Note: At the end of the book, the author also includes a most interesting insight on her research (that is still ongoing!)- I was fascinated to learn about the real historical figures and the mystery behind Alessandra Gilliani-what a delightful bonus to an already fabulous read.
Harper Collins is graciously giving away a copy of this superb novel to 1 Lucky US Winner. Thank you!
TO ENTER (FOLLOWERS ONLY):
1 Chance: Leave a comment with your email
1 Extra Chance every time you tweet, Facebook or post about this.
I absolutely loved this novel! Poor Caroline of Brunswick, what a misunderstood woman. True, she wasn't the most 'fresh scented' - but if you could get past that, you'd soon learn that this queen had a heart of gold. How humiliated she was- and completely alone...Read my review here.
What could life possibly be like for a young girl in the 1300’s born albino, and mute because she was butchered at birth? Watermark begins with this atrociously brutal episode and pulls you into the incredible world of Auda.
Auda lived in Narbonne with her sister and father-tragically, her mother died giving birth to her. Her father, Martin, was a papermaker during a time of controversy where heretics were burned at the stake for writing and spreading falsities about religion and the Faith. The Inquisitor hunted down all those in any way related to the spreading of heresy...particularly through writings. Since the writing had to be done on some sort of paper or parchment, someone had to be providing this medium for the words and messages to be read...hence; a very troublesome time for Martin and his family.
Auda astutely communicated through sign language and writing. Eschewing an arranged marriage by her sister, Auda gets recognition to work as a scribe for the Vicomtesse- but there is danger lurking everywhere; particularly where the Vicomte is concerned...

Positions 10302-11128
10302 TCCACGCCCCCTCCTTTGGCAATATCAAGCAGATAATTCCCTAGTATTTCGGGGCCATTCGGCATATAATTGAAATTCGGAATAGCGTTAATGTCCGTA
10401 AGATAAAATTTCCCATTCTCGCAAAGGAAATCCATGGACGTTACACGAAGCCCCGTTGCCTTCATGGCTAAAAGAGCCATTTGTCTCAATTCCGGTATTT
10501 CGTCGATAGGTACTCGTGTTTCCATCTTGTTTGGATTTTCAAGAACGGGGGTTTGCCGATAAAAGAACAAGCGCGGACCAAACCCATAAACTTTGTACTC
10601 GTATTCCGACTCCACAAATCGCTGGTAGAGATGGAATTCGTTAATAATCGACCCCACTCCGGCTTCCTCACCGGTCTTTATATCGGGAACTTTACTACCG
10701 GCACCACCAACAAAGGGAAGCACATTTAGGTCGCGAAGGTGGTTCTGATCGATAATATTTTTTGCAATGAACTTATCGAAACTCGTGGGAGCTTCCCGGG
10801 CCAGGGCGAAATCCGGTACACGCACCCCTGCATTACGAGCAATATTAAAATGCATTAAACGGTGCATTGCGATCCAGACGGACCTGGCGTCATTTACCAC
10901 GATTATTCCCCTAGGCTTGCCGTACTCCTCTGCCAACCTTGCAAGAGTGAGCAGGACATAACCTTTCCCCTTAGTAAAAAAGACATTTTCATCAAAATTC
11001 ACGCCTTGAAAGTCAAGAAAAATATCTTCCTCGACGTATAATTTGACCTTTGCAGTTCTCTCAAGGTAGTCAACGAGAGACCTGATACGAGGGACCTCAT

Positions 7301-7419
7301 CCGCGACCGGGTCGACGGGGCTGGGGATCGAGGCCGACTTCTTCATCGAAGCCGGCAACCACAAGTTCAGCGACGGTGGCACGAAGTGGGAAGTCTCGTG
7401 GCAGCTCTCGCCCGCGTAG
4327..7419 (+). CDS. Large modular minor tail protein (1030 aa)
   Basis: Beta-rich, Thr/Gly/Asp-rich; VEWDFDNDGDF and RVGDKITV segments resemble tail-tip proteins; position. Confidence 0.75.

As well, Auda needed to be covered at all times, not only because of her poor vision, but especially because of her looks- lest she would scare the ignorant, who passed her for a witch. Llife was incredibly difficult without her being able to communicate or show herself...How could she even contemplate love? And yet...
Watermark takes a hard look at the reality of a woman born under incredible circumstances. The 1300’s was no place of mercy;but rather one of fear, treachery and religious turmoil- nothing pretty about this place and time, especially if you were different in any way.
Still, Auda captured my heart with her brightness in all senses. Vanitha Sankaran is an excellent author. Her gentle description of Auda as splendidly magical helped to bring the character closer and more endearing. I was also fascinated by the whole papermaking process described perfectly. I had no idea of the depth of its importance and how crucial a ‘watermark’ could be.
I would describe this book as splendid in its harsh reality- and utterly tender in its portrayal of beauty running deeper than its surface.
Watermarkis being released today- Get it. You won’t be disappointed.